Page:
Tesla’s autopilot technology severely criticised by Consumer Report
Tesla autopilot technology which claims full self-driving capability has been criticised severely by the Consumer Report’s case study.
Tesla autopilot technology which claims full self-driving capability has been criticised severely by the Consumer Report’s case study. It has bashed the technology saying that it is unreliable in that it might not be fully safe for drivers and pedestrians and not worthy of the $8000 price. While Tesla claims that the vehicles can be made capable of driving themselves eventually, as of now it needs attention from a driver, states the Consumer Reports after testing the latest hardware and software of the version 2020.24.6.4
“While these features are designed to become more capable over time, the currently enabled features do not make the vehicle autonomous,” said the company.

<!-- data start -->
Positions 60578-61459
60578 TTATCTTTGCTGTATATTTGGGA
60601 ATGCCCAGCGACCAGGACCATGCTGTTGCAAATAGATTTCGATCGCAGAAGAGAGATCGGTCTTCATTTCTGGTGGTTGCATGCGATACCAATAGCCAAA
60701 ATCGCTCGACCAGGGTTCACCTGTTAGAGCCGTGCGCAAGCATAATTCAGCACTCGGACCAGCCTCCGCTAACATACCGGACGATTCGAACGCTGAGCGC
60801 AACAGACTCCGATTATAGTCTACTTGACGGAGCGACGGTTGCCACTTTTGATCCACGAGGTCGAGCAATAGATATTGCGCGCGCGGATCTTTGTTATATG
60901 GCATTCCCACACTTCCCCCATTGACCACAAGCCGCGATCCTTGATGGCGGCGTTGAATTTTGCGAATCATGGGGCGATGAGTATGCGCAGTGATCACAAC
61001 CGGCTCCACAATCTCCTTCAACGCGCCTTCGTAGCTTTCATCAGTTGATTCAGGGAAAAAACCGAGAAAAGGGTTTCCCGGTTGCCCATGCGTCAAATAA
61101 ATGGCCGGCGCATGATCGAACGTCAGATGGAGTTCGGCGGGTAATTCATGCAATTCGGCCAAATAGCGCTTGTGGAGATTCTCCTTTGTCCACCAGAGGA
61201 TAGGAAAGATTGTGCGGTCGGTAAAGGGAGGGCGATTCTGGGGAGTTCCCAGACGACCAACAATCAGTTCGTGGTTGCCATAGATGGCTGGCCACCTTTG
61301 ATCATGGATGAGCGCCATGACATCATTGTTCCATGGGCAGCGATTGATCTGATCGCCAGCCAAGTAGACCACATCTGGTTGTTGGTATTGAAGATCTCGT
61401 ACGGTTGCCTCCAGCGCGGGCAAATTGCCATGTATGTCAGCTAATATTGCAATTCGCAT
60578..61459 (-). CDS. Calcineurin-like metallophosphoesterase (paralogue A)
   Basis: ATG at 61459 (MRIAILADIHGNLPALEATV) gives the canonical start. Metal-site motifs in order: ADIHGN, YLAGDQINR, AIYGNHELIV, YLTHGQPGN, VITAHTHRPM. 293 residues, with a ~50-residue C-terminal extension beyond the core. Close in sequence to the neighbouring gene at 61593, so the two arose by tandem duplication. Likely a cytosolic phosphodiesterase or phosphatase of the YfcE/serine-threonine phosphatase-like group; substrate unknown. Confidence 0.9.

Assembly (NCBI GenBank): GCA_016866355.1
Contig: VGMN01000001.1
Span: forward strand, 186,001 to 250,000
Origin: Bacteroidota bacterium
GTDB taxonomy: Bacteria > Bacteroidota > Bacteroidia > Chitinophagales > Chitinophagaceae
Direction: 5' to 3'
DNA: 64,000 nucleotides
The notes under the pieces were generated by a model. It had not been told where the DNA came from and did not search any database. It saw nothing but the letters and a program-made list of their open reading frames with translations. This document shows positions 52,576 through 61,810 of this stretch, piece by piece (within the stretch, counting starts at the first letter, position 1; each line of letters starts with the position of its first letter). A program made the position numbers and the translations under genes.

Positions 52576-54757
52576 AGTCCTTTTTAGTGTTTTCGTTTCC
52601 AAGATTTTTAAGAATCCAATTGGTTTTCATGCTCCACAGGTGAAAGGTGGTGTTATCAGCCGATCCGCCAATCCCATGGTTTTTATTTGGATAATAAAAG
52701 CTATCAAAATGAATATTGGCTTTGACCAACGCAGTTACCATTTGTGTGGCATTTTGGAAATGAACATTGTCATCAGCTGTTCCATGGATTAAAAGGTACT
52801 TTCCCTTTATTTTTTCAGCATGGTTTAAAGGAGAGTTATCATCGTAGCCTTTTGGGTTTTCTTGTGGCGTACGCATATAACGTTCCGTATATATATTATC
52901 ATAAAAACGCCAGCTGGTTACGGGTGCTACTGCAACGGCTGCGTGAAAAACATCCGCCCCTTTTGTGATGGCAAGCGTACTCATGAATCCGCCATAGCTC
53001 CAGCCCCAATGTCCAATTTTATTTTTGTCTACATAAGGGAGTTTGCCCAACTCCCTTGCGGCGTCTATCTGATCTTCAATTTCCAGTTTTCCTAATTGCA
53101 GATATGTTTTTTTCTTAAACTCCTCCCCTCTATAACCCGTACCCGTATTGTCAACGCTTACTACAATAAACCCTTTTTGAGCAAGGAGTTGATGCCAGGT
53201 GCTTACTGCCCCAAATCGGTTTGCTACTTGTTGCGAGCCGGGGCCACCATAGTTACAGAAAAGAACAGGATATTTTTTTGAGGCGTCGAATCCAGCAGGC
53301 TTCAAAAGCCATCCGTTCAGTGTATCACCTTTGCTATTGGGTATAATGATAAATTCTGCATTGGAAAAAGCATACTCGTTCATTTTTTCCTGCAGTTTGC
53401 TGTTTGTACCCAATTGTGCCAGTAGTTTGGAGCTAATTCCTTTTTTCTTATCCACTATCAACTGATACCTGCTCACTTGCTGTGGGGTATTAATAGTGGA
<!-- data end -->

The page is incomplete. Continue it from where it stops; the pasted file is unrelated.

Features that can assist the divers with parking, changing lanes on the highway and even coming to a complete stop at red light or traffic signs are some of the claims that Tesla makes on its autopilot technology whose accountability has also been questioned in the report. “Tesla has repeatedly rolled out crude beta features, some of which can put people’s safety at risk and shouldn’t be used anywhere but on a private test track or proving ground,” says William Wallace, manager of safety policy for Consumer Reports.
“Several of the features don’t provide much in the way of real benefits to customers, despite the extremely high purchase price,” says Jake Fisher, senior director of auto testing at Consumer Reports.
Tesla’s autopilot technology has become the most valued in recent times and founder Elon Musk has claimed that using the Dojo supercomputer Tesla’s autopilot technology will achieve a massive breakthrough.